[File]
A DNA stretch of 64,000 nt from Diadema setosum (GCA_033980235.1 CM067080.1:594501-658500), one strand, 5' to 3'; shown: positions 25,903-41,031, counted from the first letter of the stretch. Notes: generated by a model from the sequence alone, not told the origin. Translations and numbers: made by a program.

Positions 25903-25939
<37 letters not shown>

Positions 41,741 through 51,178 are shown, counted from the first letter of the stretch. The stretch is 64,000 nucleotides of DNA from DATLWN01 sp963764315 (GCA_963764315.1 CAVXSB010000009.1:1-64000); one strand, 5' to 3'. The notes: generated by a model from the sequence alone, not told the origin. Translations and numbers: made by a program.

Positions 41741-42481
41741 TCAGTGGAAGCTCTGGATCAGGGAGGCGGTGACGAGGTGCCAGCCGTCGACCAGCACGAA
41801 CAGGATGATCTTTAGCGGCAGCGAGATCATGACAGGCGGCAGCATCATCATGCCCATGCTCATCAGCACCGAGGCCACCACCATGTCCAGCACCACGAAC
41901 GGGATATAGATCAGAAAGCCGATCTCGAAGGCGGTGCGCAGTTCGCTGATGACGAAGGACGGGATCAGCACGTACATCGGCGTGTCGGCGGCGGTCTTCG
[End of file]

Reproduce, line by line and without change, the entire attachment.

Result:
A DNA stretch of 64,000 nt from Diadema setosum (GCA_033980235.1 CM067080.1:594501-658500), one strand, 5' to 3'; shown: positions 25,903-41,031, counted from the first letter of the stretch. Notes: generated by a model from the sequence alone, not told the origin. Translations and numbers: made by a program.

Positions 25903-25939
<37 letters not shown>

Positions 41,741 through 51,178 are shown, counted from the first letter of the stretch. The stretch is 64,000 nucleotides of DNA from DATLWN01 sp963764315 (GCA_963764315.1 CAVXSB010000009.1:1-64000); one strand, 5' to 3'. The notes: generated by a model from the sequence alone, not told the origin. Translations and numbers: made by a program.

Positions 41741-42481
41741 TCAGTGGAAGCTCTGGATCAGGGAGGCGGTGACGAGGTGCCAGCCGTCGACCAGCACGAA
41801 CAGGATGATCTTTAGCGGCAGCGAGATCATGACAGGCGGCAGCATCATCATGCCCATGCTCATCAGCACCGAGGCCACCACCATGTCCAGCACCACGAAC
41901 GGGATATAGATCAGAAAGCCGATCTCGAAGGCGGTGCGCAGTTCGCTGATGACGAAGGACGGGATCAGCACGTACATCGGCGTGTCGGCGGCGGTCTTCG